New R&D credit documentation requirements clarified

By Paul Bonner

The IRS provided guidance to taxpayers and internally on its new documentation requirements for administrative refund claims of the Sec. 41 business tax credit for increasing research activities (the R&D credit).

The taxpayer guidance comes in the form of 16 frequently asked questions (FAQs) posted Wednesday on the IRS's website. At the same time, the IRS issued internal guidance to its employees in the form of a memo and revisions to its Internal Revenue Manual (IRM).

The new requirements take effect Jan. 10, 2022. An R&D credit refund claim on an amended return must contain certain specified items of information before it can be deemed to meet the specificity requirement of Regs. Sec. 301.6402-2(b)(1) by containing sufficient information concerning the grounds and facts upon which the claim is based. This is a threshold requirement for the IRS to accept the claim as valid.

According to the FAQs, claimants must:

  • Identify all the business components to which the claim relates for the claim year;
  • For each business component, identify all research activities performed, name the individuals who performed each research activity, and specify what information each individual sought to discover; and
  • Provide totals for the tax year of qualified employee wage expenses, qualified supply expenses, and qualified contract research expenses (which may be done using Form 6765, Credit for Increasing Research Activities).

The FAQs indicate that the IRS will likely not follow the AICPA's recommendation in its Nov. 18 comment letter to delay imposing the requirements beyond Jan. 10, 2022, to allow more time for the public to comment and the IRS to consider those comments. The American Bar Association Section of Taxation has submitted a similar letter.

The FAQs (No. 2) state that the new requirements will apply to refund claims postmarked on or after Jan. 10, 2022. The IRS set that date when it first announced the new requirements in October 2021.

Members of the AICPA IRS Advocacy and Relations Committee in its fall meeting in November told Holly Paz, deputy commissioner of the IRS Large Business and International (LB&I) Division, that they were disappointed that the requirement was not first proposed as a regulation, which would have allowed formal deliberation and input.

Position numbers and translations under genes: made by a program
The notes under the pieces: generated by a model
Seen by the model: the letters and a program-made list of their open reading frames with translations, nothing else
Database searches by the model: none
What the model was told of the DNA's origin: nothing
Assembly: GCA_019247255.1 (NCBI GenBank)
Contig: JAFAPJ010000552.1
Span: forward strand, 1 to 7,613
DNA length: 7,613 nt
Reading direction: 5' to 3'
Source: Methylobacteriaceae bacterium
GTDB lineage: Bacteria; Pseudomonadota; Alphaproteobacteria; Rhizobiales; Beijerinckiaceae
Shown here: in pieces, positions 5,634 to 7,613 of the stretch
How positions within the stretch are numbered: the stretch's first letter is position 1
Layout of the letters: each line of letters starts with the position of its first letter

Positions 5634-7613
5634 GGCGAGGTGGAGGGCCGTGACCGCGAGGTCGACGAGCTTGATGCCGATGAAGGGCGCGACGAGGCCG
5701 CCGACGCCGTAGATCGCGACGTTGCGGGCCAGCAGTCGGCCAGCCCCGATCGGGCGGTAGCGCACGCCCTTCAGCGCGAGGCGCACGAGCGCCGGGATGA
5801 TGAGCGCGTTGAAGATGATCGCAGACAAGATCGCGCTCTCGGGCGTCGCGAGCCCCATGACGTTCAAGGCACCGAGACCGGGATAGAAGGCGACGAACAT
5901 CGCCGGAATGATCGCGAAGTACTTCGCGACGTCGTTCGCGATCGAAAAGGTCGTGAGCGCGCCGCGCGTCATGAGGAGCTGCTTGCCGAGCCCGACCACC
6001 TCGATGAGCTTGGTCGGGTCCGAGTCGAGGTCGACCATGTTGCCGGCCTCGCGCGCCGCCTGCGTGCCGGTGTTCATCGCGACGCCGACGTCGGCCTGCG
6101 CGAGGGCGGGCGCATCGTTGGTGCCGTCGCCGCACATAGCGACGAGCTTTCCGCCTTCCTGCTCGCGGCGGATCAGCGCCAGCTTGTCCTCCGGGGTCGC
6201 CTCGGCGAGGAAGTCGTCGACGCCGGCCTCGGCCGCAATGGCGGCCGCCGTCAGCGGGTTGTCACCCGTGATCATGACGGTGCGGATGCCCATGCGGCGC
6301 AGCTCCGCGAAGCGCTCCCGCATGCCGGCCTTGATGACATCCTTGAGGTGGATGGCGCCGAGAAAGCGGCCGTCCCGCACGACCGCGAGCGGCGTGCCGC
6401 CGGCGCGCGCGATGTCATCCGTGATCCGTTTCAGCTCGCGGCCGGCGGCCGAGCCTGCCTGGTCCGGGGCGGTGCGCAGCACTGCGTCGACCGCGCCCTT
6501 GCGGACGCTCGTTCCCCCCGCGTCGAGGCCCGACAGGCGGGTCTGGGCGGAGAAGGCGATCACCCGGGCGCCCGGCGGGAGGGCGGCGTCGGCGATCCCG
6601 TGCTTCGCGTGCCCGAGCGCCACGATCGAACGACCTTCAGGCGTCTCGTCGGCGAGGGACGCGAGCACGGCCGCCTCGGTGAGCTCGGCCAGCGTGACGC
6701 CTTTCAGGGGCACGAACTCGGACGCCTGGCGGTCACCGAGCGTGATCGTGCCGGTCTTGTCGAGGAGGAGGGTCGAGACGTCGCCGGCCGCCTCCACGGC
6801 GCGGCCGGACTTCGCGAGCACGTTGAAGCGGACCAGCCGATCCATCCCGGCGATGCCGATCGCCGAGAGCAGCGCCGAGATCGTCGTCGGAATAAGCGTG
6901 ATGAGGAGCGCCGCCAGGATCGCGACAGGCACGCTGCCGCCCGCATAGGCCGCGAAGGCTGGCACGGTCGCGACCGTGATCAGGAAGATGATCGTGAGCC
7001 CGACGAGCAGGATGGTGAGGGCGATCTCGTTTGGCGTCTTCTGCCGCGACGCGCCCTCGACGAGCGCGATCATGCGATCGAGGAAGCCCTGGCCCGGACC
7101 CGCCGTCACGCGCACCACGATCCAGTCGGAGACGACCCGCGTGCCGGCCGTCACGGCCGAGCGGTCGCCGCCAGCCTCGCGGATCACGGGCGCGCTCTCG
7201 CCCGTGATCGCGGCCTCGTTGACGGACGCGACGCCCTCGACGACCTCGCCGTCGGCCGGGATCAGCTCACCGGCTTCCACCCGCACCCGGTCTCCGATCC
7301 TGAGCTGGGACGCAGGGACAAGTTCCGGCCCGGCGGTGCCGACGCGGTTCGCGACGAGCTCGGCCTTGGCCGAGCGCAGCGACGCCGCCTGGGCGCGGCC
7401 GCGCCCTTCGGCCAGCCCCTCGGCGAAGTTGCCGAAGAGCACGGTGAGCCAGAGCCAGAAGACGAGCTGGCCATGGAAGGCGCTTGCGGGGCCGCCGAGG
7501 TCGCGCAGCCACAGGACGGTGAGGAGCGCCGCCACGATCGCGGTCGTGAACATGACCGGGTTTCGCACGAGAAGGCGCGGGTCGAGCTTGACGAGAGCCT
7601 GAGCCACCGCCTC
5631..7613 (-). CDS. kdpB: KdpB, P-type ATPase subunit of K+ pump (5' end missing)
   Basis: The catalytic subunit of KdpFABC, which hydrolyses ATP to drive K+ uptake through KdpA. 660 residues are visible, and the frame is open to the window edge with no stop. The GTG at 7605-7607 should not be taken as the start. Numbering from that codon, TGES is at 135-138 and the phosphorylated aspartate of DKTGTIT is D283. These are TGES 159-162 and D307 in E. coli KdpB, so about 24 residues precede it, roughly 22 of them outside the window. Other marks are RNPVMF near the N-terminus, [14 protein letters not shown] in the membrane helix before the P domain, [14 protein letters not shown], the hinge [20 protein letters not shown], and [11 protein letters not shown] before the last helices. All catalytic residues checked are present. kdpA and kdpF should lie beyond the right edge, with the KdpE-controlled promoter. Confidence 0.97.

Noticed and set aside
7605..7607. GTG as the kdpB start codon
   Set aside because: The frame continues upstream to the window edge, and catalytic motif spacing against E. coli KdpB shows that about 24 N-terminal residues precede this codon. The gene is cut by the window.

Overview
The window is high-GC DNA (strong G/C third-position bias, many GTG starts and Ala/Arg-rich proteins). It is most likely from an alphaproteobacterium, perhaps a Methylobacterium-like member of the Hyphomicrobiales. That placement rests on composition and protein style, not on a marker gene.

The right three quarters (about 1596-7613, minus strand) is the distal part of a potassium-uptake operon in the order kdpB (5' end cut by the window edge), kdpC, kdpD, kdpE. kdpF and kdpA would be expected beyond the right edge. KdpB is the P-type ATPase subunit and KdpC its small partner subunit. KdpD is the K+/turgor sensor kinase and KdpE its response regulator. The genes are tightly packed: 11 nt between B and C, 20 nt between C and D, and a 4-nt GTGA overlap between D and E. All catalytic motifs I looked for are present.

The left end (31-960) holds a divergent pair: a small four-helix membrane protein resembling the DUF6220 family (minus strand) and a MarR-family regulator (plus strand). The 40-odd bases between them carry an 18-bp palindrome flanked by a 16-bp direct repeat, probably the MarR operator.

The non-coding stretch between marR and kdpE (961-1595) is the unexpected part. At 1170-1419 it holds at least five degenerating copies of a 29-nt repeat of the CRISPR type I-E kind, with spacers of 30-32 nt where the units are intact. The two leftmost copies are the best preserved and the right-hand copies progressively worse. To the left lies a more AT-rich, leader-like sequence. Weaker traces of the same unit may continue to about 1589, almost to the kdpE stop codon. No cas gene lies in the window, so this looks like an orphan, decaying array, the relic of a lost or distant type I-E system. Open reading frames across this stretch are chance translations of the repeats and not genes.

Paz said then that the IRS would invite comments via a dedicated email inbox, which the FAQs include. FAQ No. 1 gives the email address and says the Service will monitor and consider comments received during a one-year transition period announced earlier.

Practitioners expressed continuing concern over the requirements and how the Service is implementing them.

"The IRS appears to be putting processes in place to make these procedures permanent," said Rochelle Hodes, J.D., LL.M, principal, Washington National Tax, Crowe LLP, and vice chair of the AICPA committee that heard from Paz. "However, taxpayers and practitioners remain concerned that these procedures are too onerous and burdensome."

Hodes said she also anticipates administrative difficulties and taxpayer controversy resulting in litigation.

"These procedural challenges will divert IRS R&D expertise and resources from other compliance and enforcement activities and will not advance efforts to reduce the complexity in the R&D area," she said.

In an apparent change from earlier IRS statements, FAQ No. 8, in answering what it means to "perfect" a claim, states that taxpayers will be notified by letter of information deficiencies, which they may remedy by suppling the information within 45 days after being notified, 15 days longer than the IRS had said previously. FAQ No. 7 says this notification will be made by a Letter 6426C or 6428, which will note which information is missing. This perfection allowance applies only during the one-year transition period. However, FAQ No. 4 states that if the IRS does not receive the additional information or it is still considered insufficient, the Service will reject the entire claim for refund.